Music Journal: Bruce Springsteen – “Thunder Road”: The Greatest Lyrics Of Rock N Roll?

We love songs for different reasons.  Sometimes it’s the beat that we enjoy grooving to.  Sometimes it’s the melody and music where as the lyrics are just accompaniment.  Then there are songs that stand out for the lyrics themselves.  You can see the scene, the characters, and the emotions of the musician as if you wrote the song yourself.  When lyrics are done well, they take you to a whole different place.  One of these songs for me is “Thunder Road”, the opening track off of Bruce Springsteen’s seminal album Born To Run.

This whole song could be the plot of my favorite movie that was never made.  It’s a song about two naive kids trying to outrun their doomed adulthood.  There’s the narrator, who isn’t a hero, and Mary, who ain’t a beauty but she’s alright.  The two are young lovers who are caught between their dreams and what is expected of them.  Life is hard and doesn’t seem to be going anywhere for either the narrator or Mary.  The narrator is breaking away from his hopeless situation and he wants to take Mary with him, but she is hesitant.  The narrator pleads to her to come with him, telling her that she can’t wait anymore for a savior – it’s now or never.  The two travel to Thunder Road, which they hope will take them to the promise land.  They don’t know if they’ll make it, but they’re making a run for it.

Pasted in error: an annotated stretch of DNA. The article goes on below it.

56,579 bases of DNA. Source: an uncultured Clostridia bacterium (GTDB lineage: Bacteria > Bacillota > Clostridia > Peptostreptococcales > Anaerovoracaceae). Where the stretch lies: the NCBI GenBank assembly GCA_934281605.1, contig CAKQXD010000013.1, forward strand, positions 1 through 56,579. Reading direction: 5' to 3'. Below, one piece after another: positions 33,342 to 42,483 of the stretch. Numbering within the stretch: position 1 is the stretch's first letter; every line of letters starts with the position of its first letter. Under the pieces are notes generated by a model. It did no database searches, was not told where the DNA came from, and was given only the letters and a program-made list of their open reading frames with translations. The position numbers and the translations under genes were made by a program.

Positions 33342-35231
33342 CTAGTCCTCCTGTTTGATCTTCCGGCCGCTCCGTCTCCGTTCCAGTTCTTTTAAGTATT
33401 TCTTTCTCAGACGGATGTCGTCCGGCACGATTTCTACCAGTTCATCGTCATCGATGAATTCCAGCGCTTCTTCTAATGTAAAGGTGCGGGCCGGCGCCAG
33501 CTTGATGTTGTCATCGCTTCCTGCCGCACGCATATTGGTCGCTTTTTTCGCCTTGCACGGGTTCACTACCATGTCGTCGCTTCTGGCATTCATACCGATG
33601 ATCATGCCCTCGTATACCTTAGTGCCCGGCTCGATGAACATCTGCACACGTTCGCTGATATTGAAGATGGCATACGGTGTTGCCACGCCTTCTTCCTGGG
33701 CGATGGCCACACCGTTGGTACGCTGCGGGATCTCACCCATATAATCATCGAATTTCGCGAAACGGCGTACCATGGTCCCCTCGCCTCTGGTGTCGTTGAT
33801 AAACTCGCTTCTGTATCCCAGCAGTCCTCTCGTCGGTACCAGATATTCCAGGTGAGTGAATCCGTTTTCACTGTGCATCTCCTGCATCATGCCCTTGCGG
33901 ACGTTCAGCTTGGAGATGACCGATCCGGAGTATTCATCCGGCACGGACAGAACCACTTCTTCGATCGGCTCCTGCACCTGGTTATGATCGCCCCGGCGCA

There are two lines that stand out the most to me, one in the beginning and one in the middle:

“Roy Orbison is singing for the lonely / Hey that’s me, and I want you only”

This line is just so cool.  Springsteen was a huge Roy Orbison fan, and there’s no doubt Springsteen felt like Orbison’s music was speaking to him during his troubled adolescence.  This could possibly be one of my favorite line in any song.

The other is more sensual:

“There were ghost in the eyes of all the boys you sent away / They haunt this dusty beach road in the skeleton frames of burned out Chevrolets.”

This line is a powerful visual.  I can see the looks of those boys who all wanted Mary but were denied.  Those kind of memories are hard to get rid of.

This song has everything.  Great characters, emotion, powerful music, everything that you could ever want in a song.  It’s a song that any person can relate to, and it’s an example of when great lyrics makes a song.

Click here to see the full lyrics to go with watching the live version of “Thunder Road”, which I think I think is one of the best live videos I’ve seen.  This is rock n roll at its finest.

Brady is the founder of Headphone Nation. He’s responsible for all this mess. Sorry about that. He’s also on Twitter @BradyWGerber

3 Comments

  1. I think Bruce is an amazing storyteller. The beauty of Thunder Road is that it works well both in its original rock version and in more intimate, haunting performances like the one in Hammersmith in ’75 (you can find it on youtube somewhere). It’s so powerful.

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